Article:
Portrait Lighting

November 10, 2016  •  Leave a Comment

Portrait Lighting

 

Ratios and their effects:

 

1:1 - Key and fill lights are the same intensity (f11 / f11).

  • widens a narrow face and provides a flat rendering that lacks dimension.
  • produces soft, even lighting.

 

2:1 – Key light is one stop greater in intensity than the fill light (f11 / f8)

  • most preferred for color and black and white because it will yield an exposure with excellent shadow and
  • highlight detail.
  • shows good roundness in the face and is ideal for rendering average-shaped faces.
  • most widely used ratio for portraits.

 

4:1 – Key light is two stops greater in intensity than the fill light (f11 / f5.6).

  • useful when a slimming or dramatic effect is desired.
  • shadow side of the face loses its slight glow and the accent of the portrait becomes the highlights.
  • appropriate for low-key portraits which are characterized by dark tones and usually a dark background.

 

8:1 – Key light is three stops greater in intensity than the fill light (f11 / f4)

  • considered almost a high-contrast rendition.
  • ideal for adding a dramatic effect to the subject and is often used in character studies.
  • shadow detail is minimal and is generally not recommended unless the only concern is highlight detail.

 

Note: The higher the ratio, the higher the contrast.

 

Note: To maximize the effect of your lighting ratios, ensure your lights are 45 degrees or more from the camera. The greater the angle the greater the contrast.

 

Note: Try and keep the subject at least 6 to 8 feet from the background to provide separation.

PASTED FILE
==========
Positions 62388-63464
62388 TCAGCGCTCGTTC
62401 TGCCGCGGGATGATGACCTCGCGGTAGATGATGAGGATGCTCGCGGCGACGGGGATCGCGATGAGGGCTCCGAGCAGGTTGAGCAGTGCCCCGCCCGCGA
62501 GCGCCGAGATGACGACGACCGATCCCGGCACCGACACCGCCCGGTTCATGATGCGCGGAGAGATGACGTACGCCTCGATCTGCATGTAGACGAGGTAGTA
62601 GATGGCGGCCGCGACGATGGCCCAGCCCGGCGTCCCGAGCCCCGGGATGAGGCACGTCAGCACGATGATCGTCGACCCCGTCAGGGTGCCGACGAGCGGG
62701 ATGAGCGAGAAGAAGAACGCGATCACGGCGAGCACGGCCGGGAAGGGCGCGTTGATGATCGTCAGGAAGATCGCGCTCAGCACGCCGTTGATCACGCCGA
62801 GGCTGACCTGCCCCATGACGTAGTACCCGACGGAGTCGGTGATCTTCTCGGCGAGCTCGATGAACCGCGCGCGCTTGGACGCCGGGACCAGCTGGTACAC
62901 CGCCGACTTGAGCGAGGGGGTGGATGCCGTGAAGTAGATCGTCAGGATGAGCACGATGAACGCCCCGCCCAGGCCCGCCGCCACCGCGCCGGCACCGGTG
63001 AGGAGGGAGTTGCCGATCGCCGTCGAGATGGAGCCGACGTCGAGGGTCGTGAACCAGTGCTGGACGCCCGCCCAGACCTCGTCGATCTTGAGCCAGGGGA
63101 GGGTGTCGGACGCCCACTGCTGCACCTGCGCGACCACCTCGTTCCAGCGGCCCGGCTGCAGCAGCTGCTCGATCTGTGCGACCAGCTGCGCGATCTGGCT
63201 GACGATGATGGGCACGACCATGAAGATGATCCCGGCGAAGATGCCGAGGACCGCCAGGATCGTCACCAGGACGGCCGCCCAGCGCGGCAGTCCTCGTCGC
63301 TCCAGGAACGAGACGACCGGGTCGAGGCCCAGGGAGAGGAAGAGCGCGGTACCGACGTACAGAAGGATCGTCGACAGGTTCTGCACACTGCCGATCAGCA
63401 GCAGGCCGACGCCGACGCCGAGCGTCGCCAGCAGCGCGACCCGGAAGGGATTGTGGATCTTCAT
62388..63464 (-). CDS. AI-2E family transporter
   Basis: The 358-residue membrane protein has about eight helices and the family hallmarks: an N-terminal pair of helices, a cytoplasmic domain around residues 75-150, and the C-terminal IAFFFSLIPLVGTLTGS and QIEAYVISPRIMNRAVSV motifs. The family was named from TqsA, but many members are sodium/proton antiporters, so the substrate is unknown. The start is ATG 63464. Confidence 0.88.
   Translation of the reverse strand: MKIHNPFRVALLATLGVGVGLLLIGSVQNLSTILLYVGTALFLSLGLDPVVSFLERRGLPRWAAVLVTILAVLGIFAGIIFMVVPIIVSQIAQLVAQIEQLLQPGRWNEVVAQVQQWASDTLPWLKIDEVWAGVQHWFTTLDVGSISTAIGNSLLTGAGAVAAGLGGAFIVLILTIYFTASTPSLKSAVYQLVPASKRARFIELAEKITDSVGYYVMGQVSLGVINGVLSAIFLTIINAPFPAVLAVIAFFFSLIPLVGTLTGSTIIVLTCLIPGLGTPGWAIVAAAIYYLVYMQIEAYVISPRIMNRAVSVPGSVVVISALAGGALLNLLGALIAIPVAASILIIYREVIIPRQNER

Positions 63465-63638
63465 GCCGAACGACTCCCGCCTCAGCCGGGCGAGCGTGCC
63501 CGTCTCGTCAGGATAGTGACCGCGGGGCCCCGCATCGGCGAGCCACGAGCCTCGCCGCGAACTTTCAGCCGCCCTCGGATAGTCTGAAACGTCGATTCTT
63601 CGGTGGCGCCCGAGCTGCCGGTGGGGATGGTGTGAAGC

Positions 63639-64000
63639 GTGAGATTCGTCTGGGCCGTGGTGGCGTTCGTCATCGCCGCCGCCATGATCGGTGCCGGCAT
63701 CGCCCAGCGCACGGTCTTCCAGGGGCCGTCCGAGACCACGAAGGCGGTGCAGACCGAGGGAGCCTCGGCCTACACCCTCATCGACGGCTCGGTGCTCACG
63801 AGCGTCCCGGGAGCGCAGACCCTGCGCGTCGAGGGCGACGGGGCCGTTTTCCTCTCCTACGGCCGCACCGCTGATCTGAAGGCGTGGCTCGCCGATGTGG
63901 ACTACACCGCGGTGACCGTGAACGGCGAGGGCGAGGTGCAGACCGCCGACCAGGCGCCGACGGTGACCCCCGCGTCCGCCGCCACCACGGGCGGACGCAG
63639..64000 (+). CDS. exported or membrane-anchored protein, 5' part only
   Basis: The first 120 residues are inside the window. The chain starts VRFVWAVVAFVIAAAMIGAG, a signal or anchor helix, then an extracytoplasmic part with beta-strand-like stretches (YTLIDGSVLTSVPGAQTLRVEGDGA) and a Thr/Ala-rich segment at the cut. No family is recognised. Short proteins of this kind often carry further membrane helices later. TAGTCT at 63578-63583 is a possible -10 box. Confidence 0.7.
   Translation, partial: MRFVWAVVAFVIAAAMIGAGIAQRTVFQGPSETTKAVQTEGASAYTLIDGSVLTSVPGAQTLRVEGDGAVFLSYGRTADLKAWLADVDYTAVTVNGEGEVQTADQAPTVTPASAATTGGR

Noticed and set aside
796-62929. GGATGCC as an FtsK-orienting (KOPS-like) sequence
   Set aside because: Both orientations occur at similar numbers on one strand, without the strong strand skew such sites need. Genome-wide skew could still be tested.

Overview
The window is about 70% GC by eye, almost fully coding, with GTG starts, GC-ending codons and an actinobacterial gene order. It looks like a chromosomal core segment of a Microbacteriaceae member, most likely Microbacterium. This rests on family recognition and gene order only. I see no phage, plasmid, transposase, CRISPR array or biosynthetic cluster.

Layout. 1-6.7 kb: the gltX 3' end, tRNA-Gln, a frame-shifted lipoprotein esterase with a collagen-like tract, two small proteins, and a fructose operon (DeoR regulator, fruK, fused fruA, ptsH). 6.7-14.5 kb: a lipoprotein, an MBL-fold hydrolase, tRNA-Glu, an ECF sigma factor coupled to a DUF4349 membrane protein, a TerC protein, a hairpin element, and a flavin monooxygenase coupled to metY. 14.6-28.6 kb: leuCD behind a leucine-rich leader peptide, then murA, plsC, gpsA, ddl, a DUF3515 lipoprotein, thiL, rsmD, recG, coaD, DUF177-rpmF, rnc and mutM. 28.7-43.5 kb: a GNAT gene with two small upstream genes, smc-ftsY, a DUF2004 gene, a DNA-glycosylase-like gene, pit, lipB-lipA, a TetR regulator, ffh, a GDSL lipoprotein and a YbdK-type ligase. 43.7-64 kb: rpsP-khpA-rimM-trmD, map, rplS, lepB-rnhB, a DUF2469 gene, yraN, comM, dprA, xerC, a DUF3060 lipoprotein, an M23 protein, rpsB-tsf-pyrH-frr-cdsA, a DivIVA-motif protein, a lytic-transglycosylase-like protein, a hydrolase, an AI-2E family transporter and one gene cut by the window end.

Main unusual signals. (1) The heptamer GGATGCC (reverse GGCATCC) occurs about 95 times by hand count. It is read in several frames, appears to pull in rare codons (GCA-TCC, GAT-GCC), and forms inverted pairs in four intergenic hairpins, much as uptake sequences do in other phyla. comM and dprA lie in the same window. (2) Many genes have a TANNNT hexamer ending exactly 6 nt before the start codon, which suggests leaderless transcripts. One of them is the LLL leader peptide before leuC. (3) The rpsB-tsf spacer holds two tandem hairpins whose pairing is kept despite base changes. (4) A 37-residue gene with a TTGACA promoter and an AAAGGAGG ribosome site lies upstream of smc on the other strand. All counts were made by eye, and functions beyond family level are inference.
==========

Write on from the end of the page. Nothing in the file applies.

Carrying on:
Set-Up Steps (example for 2:1 portrait lighting ratio):

  • Meter the key light (f11).
  • Meter the fill light (f8).
  • Meter towards the camera to get the combined meter reading and set camera to that particular setting.

 

Lighting Schemes:

 

For three or more light setups, ratios are only represented using the key light to fill light.

 

​​​​​​​Commonly Used Portrait Lighting Set-ups:

 

Paramount Lighting

 

Commonly called Butterfly Lighting is a glamour lighting that is traditionally used on females. It creates a butterfly-like shadow beneath the subject's nose. It is at its best on lean subjects with high and pronounced cheekbones and tends to emphasize high cheekbones and good skin. It became a staple pattern for the Hollywood photographers of the 1930's.

 

Less commonly used on men because it tends to hollow out cheeks and eye sockets too much.

 

The key light is placed above the face and tilted down, typically 25 to 70 degrees and in line with the direction in which the face is pointing. The fill light is placed at the subject's head height directly below the key light.

 

 

Loop Lighting